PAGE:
And so one looks around and one sees it collapses when heads of state and government refuse to allow power to be transferred peacefully. When they tried to do that in the 21st century, it's often through either bureaucratic means, like trying to put pressure on those who count the ballots or it's through state or privately organized violence.

So you look around the world for the last quarter century or so, and then you come back to the United States, and you say, "Aha, what's happening in the U.S. is not so special. It's not so exceptional. It's quite typical of the way that democracy goes under. President Trump's actions in late 2020 and early '21 are quite typical.

They resemble things that happen in say, Belarus or Cote d'Ivoire, and you say, okay, now let's look back and think about Section 3. What were the people who wrote Section 3 meaning to do, and you realize, okay, they were themselves aware of how an insurrection could lead to a civil war, and they were trying to create a general way to prevent an insurrection from becoming a civil war.

So looking outside the U.S. is a way of getting perspective on these debates, which can get awfully detailed otherwise.

Part III

CHAKRABARTI: Today we are talking about a historic case before the United States Supreme Court. They will be hearing oral argument on Thursday. The question before the court, should Donald Trump be disqualified from the presidency? Now, in the first part of the show, we went through the legal arguments for and against that, and now we're talking about what's truly at stake and the historical ramifications of this case.

And to do that, we're joined by Timothy Snyder, history professor at Yale University. So let's get, just get right to it. Professor Snyder, you have said that this case is about what you've called constitutional self-defense. It's about whether or not this country truly believes in the rule of law.

Explain that.

SNYDER: So democracy is rare. Democracy is hard and people who have seen democracy be challenged or collapse become very thoughtful about that. And so there's a tradition and the United States takes part in that tradition. Of having a kind of constitutional moment of reflection ,where one recognizes that the horizon is not always bright and open, that there can be challenges, and that and as a response to those challenges, a constitution has to be able to defend itself.

What happened in the United States between 1861 and 1865 was one of many world historical challenges to the principle of democracy. This is why Lincoln's speech at Gettysburg is so famous. Government of, by and for the people. Is coined as a response to that challenge to democracy and Lincoln's trying to define what democracy is.

When you face a challenge like that, you respond. Section 3 of the 14th Amendment is constitutional self-defense. In the sense that it gives future, it gives people of the future a chance to react to a similar challenge or a challenge to constitutional rule. That's what I mean by constitutional self-defense, and I think we can only really see how, see the logic of it if we accept that democracy, the rule of law, constitutionalism are regularly challenged, and since they're regularly challenged, a constitution can be modified in such a way as to accept that challenge and overcome it. We have this tendency to think of Section 3 as being something which is annoying, bureaucratic.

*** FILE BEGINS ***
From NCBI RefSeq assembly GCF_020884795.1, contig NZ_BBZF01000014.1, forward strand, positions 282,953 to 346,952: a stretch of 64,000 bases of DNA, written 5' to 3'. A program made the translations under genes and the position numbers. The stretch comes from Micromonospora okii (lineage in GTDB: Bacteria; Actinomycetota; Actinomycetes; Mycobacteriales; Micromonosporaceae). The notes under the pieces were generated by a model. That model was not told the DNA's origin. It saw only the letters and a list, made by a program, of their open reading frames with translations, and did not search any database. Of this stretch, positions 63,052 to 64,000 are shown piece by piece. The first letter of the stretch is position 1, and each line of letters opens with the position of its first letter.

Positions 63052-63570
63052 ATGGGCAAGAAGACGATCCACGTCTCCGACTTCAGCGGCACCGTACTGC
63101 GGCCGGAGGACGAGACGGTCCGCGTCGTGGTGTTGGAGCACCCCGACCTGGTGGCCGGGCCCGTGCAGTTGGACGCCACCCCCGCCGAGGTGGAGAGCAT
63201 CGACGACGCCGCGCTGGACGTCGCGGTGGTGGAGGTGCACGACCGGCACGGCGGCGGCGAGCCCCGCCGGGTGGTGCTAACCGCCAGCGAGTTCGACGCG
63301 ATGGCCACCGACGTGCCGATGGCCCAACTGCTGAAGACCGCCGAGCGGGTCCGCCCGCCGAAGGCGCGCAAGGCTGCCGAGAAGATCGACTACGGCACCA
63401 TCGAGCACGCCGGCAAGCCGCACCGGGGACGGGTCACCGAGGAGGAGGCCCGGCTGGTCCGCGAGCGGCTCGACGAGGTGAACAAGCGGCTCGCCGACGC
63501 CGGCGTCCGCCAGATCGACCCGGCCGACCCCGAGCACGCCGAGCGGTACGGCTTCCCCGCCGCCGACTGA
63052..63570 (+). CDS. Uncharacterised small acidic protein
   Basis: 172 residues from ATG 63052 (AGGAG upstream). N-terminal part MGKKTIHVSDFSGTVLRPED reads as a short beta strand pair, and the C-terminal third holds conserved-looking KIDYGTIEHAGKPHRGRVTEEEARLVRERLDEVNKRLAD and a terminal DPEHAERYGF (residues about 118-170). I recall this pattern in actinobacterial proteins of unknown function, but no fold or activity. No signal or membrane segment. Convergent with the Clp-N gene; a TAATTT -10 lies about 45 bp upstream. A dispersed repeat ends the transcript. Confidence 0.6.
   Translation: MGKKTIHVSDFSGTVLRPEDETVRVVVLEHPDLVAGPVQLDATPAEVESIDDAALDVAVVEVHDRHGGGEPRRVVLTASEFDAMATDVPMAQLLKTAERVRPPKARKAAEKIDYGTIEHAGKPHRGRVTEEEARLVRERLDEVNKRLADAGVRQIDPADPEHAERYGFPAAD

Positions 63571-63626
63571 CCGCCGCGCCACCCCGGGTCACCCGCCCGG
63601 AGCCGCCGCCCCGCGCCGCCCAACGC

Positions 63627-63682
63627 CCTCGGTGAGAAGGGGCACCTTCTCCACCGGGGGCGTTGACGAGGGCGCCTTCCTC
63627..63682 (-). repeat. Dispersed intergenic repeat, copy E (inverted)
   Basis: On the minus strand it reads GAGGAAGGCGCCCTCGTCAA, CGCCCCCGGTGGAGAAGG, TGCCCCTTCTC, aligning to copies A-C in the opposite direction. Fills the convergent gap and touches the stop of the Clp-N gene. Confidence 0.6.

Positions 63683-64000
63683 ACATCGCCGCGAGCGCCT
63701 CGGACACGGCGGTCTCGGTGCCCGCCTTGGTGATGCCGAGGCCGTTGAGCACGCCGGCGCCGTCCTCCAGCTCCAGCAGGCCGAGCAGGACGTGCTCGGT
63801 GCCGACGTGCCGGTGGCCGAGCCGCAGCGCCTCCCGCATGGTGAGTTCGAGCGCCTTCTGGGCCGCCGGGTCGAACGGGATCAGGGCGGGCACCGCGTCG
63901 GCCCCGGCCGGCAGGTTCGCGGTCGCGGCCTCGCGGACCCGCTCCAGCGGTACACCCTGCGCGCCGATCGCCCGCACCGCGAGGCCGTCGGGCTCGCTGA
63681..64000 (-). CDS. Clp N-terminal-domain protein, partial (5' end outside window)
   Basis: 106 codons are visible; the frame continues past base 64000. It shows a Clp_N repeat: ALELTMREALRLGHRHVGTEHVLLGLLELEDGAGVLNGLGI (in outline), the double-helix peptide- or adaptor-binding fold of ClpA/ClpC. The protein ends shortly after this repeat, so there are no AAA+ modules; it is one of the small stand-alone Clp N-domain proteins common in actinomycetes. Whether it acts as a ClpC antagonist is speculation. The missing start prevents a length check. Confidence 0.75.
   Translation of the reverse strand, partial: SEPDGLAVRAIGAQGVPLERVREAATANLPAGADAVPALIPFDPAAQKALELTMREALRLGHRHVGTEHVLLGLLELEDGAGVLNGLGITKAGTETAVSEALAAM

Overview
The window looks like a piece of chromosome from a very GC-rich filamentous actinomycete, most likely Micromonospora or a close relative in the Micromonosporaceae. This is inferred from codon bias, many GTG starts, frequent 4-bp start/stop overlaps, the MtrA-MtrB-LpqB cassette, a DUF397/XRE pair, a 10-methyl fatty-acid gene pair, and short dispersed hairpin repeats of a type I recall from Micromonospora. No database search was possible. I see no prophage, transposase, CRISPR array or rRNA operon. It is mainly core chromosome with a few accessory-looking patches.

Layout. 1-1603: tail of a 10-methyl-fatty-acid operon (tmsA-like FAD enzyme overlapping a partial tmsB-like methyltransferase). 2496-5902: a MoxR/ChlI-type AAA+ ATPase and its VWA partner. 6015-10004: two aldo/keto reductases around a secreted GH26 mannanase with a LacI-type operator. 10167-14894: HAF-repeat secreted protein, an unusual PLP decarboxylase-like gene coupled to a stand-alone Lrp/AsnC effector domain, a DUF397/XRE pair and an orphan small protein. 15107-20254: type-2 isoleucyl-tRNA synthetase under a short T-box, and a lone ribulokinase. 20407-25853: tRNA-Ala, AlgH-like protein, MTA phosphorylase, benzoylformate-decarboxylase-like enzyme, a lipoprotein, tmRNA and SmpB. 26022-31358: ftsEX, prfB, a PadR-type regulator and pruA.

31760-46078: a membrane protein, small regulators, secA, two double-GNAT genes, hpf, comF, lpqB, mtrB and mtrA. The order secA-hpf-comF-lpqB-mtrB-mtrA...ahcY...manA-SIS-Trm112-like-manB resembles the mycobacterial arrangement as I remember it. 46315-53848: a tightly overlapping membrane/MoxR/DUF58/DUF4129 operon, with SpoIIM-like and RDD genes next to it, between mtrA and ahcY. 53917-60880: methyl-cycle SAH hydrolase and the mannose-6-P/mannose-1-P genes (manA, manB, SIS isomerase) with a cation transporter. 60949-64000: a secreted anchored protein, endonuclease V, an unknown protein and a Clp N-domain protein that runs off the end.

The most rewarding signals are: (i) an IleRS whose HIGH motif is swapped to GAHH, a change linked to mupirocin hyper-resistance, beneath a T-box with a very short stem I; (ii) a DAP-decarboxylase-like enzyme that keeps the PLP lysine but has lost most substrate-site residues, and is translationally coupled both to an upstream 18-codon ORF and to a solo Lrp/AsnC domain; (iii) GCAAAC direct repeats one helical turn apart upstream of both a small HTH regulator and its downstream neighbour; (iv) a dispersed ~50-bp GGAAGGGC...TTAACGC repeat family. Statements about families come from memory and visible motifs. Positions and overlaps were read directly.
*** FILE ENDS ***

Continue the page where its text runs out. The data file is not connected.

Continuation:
It's in the way. Let's try to find a way to get rid of it. Let's find some semantic challenge so we don't have to think about it anymore. But Section 3 is actually something incredibly positive and wise. It's a recognition of a historical truth, which is that moments come where you need a provision in the Constitution to keep that constitution going.

CHAKRABARTI: And about the primacy of the rule of law, that the rule of law is generally understood as we have a commonly agreed to set of principles codified in law that help guide us as a nation and as a democracy. How do you see this case as potentially undermining that rule of law?

SNYDER: I guess I see this case as being very profoundly about the rule of law. Historically speaking, philosophically speaking, the alternative to the rule of law is the rule of fear. And when we look at what Mr. Trump tried to do in January of 2021, he was trying to replace law with fear. And when we look at what he's done since, and this is actually a point, I think that's very important, in the amicus brief I co-signed, when we look at what he's done since, he's tried very hard to intimidate his fellow Republicans, judges, other elected officials, he's tried to change the way this government is run, such that it's fear rather than law and choice that matter.

He's an exceptional figure in that respect. We haven't had anyone like him. And so I think his insurrection of January 6th, 2021 is representative of a general pattern of a person who, and he said this himself. One doesn't have to speculate. Who were he to return to power, would undo a system of law.

And as I say, this is exactly the situation that Section 3 was meant to catch. It was meant to rescue us between the point of an oath breaking insurrection. And some kind of greater conflict.

CHAKRABARTI: But about that fear, it's already rife in American political life. You've been hearing, I've been hearing, talking heads, let's say on in media, both conservative and liberal, advising the justices not to disqualify Trump out of fear of the response from his base. You've called this the pitchfork ruling quandary, that people are saying very clearly. If the court disqualifies Trump many of his most fervent supporters may rise up and perhaps even act violently. Your thoughts.